With President Biden now in the White House, the focus in health care turns to what he plans to accomplish in office. He has already stated he plans to expand on the Affordable Care Act (ACA) — even saying he plans to recoin its nickname from “Obamacare” to “Bidencare.”
What else is in store for health care under a Biden administration? Let’s look at the likely short-term, near-term and long-term changes to come over the next few months and years.
LIKELY SHORT-TERM CHANGES (FIRST 100 DAYS IN OFFICE)
Biden’s initial mandate, as he emphasized in his inaugural presidential address, is to immediately address COVID-19-related health care issues. We’ve seen Biden institute a nationwide mask mandate on federal property and for interstate travel. His more-immediate intentions also include the following:
Increase testing and vaccinations. The plans include free COVID-19 testing and a goal to provide at least 150 million doses of vaccine to Americans within the first 100 days of his administration. Biden’s proposed $1.9 trillion spending plan, called the American Rescue Plan, includes $400 billion for more COVID-19 vaccines and testing. Additionally, $20 billion would be devoted to boosting the vaccine infrastructure, with a specific focus on increasing the number of community vaccine distribution locations.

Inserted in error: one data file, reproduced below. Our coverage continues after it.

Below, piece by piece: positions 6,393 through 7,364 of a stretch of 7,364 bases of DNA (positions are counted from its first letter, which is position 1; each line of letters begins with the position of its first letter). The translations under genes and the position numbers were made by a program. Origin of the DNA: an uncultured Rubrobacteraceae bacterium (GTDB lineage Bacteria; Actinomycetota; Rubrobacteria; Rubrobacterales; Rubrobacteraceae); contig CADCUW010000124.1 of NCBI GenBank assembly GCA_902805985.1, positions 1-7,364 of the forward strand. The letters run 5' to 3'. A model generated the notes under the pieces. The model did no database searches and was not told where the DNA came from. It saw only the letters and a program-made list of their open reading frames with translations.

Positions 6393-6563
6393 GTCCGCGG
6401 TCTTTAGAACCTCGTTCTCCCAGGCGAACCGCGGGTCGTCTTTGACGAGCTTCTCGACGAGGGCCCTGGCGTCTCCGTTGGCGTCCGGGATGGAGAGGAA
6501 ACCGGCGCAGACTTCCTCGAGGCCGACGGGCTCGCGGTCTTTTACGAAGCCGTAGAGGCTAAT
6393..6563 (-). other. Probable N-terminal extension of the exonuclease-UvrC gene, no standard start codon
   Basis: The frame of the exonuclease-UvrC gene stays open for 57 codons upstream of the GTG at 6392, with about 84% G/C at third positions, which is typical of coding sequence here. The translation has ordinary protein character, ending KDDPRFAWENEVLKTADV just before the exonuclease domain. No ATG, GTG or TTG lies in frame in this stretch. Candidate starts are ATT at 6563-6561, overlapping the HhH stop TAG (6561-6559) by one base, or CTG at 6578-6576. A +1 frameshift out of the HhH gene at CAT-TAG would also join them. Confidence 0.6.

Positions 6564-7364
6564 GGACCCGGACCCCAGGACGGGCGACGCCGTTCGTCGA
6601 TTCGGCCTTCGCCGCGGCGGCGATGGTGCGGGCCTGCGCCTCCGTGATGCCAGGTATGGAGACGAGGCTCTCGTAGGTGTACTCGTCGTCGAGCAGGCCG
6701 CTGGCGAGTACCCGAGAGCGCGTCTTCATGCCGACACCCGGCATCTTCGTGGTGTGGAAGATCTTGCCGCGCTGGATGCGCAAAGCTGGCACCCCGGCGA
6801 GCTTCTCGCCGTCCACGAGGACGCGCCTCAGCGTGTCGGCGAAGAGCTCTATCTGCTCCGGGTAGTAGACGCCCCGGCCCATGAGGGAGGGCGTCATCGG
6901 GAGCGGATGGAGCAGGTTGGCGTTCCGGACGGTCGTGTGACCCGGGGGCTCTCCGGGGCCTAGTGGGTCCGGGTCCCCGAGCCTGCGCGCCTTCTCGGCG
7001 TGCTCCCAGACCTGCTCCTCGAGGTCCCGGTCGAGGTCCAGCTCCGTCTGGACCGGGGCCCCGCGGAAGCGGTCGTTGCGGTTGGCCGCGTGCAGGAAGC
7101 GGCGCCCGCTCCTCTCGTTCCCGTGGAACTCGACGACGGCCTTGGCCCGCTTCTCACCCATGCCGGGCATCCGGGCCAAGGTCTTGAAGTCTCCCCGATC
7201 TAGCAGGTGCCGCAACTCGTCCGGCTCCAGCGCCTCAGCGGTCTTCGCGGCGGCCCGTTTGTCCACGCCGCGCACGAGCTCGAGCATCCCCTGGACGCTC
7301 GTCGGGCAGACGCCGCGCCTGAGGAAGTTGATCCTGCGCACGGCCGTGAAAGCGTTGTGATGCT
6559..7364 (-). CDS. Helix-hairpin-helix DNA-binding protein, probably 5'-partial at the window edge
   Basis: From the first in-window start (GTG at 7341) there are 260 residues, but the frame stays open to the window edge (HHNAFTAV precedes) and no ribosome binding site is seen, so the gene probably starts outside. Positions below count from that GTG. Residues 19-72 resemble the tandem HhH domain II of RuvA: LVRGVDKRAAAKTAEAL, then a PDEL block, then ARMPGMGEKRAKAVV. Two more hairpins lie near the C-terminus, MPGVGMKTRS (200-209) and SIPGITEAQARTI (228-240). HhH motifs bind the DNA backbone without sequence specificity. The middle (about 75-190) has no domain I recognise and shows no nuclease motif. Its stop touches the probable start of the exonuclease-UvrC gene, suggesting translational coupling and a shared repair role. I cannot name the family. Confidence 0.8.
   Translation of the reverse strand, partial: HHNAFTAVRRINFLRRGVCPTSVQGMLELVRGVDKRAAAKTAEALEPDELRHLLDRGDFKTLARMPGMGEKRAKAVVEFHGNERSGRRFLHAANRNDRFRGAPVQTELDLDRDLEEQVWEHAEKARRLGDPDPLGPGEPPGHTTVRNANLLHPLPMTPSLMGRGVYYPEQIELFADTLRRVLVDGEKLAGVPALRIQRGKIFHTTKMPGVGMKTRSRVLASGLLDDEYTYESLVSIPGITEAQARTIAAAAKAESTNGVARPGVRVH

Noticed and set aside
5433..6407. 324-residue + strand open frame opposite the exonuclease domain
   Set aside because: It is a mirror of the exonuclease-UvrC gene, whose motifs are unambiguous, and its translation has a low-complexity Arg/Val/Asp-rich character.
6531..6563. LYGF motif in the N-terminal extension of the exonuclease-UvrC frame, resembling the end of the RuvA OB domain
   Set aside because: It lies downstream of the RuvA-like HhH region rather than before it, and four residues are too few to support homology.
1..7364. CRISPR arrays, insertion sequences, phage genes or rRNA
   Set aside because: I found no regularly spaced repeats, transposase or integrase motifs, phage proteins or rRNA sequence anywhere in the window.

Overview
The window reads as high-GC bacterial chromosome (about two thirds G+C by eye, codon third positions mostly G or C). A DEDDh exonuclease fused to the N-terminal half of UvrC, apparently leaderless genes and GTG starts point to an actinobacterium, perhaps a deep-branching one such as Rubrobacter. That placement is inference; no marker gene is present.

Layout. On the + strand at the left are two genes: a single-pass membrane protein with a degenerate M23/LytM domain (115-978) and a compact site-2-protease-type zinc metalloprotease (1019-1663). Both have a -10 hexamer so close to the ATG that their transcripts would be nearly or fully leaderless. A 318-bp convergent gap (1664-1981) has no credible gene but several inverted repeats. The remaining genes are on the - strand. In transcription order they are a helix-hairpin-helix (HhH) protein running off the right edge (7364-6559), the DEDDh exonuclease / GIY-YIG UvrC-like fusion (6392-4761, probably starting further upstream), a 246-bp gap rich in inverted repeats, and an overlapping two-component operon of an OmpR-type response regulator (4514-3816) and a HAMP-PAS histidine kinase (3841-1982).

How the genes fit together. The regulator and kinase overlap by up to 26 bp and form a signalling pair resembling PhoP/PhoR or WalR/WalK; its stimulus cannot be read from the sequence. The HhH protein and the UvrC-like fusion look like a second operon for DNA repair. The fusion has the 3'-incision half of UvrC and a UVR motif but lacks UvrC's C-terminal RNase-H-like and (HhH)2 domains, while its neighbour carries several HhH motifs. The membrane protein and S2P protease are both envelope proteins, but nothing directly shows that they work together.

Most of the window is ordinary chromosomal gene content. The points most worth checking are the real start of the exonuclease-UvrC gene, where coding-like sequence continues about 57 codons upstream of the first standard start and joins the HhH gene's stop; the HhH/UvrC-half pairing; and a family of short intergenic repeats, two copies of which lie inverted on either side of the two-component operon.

Providers and provider networks are already seeing the impacts of this change. Many larger networks have started standing up new clinics or vaccine distribution sites and are relying heavily on their patient portal systems to handle the appointment scheduling for the vaccine. A large health care system in Northern California noted that within two days, it had scheduled nearly 8,000 vaccine appointments for patients 75 and older. At its peak, its system was scheduling 25 appointments every minute.
Enable broader ACA access. Biden may also attempt to address the rise of uncompensated care and the corresponding increase in bad debt by offering additional ACA enrollment periods, extending into 2021, for people who may have lost coverage due to the pandemic. Currently, among the 36 states using HealthCare.gov for ACA registration, people have additional time to enroll in coverage if they had a qualifying event during the regular open enrollment period, which ended Dec. 15, 2020.
Health plans and providers need to be ready for the impact of this change. It would allow ACA enrollment among those who lost their insurance or were laid off from their jobs, as well as those who did not initially meet or were unfamiliar with the annual open enrollment period. This could be a start to reversing the growing number of uninsured people in America.
POTENTIAL NEAR-TERM CHANGES (FIRST YEAR IN OFFICE)
Based on projections posted on Biden’s presidential web site, he has also indicated an interest in tackling the following aspects of health care. We may see these actions within his first year in office.
Relax domestic prescription-drug purchase requirements. New policies may allow consumers to buy prescription drugs directly from other countries.